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Through modes of thinking, making, writing and publishing, contemporary artists and writers consistently respond to other artists. The tool of the ‘response’ has also become a familiar curatorial device and lens, for galleries, museums and archive programming, to reassess or recontextualise the work of artists considered canonical, ground-breaking, revolutionary or lesser known. Through the creative reflections of artists, we have the chance to gain insight to educate, celebrate and agitate new readings of artworks, the archive or models of practices from the past, asserting their relevance within the context of the now.
The IMMA project CHROMA exemplifies this programming approach, devised in response to the exhibition, Derek Jarman: PROTEST!. Similarly, the Freud Project IMMA Residencies have been awarded to contemporary artists to study and respond to the work of Lucian Freud, while the Samuel Beckett Research Centre at the University of Reading has awarded several Beckett Creative Fellowships to artists, writers and musicians to respond to Beckett.
To explore ideas and methodologies of the ‘response’, IMMA is collaborating with the Samuel Beckett Research Centre at the University of Reading and the School of English, Trinity College Dublin, to share the work of several different artists and writers who have actively responded to the work of others. Join us for an evening of exploration with live responses comprising of short talks and performances taking in art, writing and archival contemplation’s. Presentations by Laura Fitzgerald (artist), Ashley Taggart (writer), Joanna Walsh (writer), Emma Wolf-Haugh (artist) and Suzanne Walsh (artist/writer). Other contributors include Dr Julie Bates (School of English at Trinity College Dublin) and Steven Matthews (Professor of Modernism at Reading University, UK).
This event is presented in the context of CHROMA and is organised in collaboration with the Samuel Beckett Research Centre at the University of Reading and the School of English, Trinity College Dublin.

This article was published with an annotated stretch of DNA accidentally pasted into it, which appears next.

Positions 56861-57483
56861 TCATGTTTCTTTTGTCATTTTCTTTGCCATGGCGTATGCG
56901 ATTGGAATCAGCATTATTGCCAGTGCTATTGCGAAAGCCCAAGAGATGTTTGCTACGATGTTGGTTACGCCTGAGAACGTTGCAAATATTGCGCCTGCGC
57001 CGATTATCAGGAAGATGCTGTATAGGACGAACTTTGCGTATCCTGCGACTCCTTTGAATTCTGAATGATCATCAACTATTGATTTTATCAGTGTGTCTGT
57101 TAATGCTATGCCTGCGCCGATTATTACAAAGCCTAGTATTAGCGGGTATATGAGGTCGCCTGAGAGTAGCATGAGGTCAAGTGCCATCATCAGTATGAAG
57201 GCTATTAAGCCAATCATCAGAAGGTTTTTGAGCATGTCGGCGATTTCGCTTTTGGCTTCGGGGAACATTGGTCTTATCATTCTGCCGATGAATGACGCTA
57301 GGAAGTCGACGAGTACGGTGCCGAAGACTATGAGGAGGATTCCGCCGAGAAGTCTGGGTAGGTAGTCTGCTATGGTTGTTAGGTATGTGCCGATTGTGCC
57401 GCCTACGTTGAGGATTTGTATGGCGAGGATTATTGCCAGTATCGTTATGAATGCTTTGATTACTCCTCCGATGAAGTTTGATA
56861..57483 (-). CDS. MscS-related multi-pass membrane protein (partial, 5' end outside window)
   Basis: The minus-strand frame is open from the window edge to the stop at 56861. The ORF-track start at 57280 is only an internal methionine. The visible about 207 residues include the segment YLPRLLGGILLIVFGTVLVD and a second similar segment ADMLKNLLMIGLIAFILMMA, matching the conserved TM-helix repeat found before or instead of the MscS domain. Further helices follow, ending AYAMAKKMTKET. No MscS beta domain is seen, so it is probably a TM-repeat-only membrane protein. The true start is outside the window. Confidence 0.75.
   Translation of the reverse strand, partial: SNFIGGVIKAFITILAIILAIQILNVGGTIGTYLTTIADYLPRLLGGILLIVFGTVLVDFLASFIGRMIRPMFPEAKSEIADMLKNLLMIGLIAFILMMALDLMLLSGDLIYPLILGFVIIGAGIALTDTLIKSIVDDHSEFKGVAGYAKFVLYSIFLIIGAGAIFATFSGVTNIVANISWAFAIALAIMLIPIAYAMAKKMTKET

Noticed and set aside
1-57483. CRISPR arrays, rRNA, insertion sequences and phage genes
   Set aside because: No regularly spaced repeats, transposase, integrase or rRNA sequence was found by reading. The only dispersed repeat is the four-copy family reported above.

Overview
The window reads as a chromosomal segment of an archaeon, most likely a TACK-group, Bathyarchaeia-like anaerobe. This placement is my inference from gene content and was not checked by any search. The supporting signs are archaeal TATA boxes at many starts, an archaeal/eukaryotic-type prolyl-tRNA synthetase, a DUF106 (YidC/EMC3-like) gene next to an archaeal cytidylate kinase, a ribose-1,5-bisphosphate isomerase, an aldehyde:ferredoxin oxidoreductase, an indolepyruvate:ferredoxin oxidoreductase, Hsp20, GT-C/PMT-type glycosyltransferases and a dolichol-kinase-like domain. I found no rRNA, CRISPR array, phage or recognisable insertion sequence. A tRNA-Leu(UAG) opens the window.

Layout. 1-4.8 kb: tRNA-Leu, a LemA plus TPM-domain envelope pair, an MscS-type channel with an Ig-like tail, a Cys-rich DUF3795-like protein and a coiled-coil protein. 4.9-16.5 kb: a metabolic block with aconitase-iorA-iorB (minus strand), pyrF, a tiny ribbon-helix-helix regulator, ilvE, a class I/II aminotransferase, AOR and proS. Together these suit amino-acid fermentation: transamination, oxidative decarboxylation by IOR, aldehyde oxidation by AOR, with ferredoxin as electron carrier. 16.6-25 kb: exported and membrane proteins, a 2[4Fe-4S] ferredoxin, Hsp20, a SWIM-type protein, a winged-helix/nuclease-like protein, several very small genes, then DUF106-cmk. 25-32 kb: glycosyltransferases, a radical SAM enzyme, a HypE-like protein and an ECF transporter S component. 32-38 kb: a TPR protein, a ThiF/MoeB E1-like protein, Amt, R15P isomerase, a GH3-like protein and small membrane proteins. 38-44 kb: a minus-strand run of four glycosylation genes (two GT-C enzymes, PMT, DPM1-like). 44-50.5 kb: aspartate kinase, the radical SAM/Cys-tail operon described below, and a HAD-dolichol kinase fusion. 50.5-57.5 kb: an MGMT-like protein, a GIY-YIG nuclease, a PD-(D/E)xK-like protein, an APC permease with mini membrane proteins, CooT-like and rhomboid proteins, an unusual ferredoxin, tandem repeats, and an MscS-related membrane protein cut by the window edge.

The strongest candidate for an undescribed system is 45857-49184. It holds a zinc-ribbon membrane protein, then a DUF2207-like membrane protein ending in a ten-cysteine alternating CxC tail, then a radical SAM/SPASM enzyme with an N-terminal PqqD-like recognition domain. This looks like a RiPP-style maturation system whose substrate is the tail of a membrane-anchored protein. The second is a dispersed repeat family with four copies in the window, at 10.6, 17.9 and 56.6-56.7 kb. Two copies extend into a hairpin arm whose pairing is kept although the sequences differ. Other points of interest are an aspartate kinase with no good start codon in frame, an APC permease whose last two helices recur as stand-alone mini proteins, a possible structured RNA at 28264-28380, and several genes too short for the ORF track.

Laura Fitzgerald is an Irish emerging artist based in Inch Co. Kerry and London and was recipient of the Freud Project IMMA Residencies award. Through a humorous lens Laura Fitzgerald points to problematic and absurd aspects within complex political and personal situations. Her work reveals both the difficulty of proposing a solution and is yet interested and driven by a multiplicity of options or proposals for new imaginative states. Fitzgerald is curious about the similarities drawn through the act of portraiture, whether of landscape or of a person, and how these attempts at portraiture often penetrate the inner world of oneself, the artist. Fitzgerald graduated from the Royal College of Art in London in 2013 and since then has received a number of professional development awards in Ireland and the U.S. Her work has been shown at screenings and in exhibitions in London, Ireland and New York and she is a recent recipient of the 16 x 16 next generation bursary from the Irish Arts Council which is supporting the production of a new body of drawings, videos and text pieces. See more details here
Ashley Taggart, is Lecturer/Assistant Professor School of English, Drama and Film at UCD. Taggart works primarily in the field of contemporary drama and playwriting, with a special interest in the influence of science, new technologies and evolutionary theory. His early research focused on how evolutionary concepts were assimilated into later 19th and early 20th century theatre, concentrating on Strindberg, Maeterlinck and Beckett. Since then, he has worked in film, TV and radio drama See more details here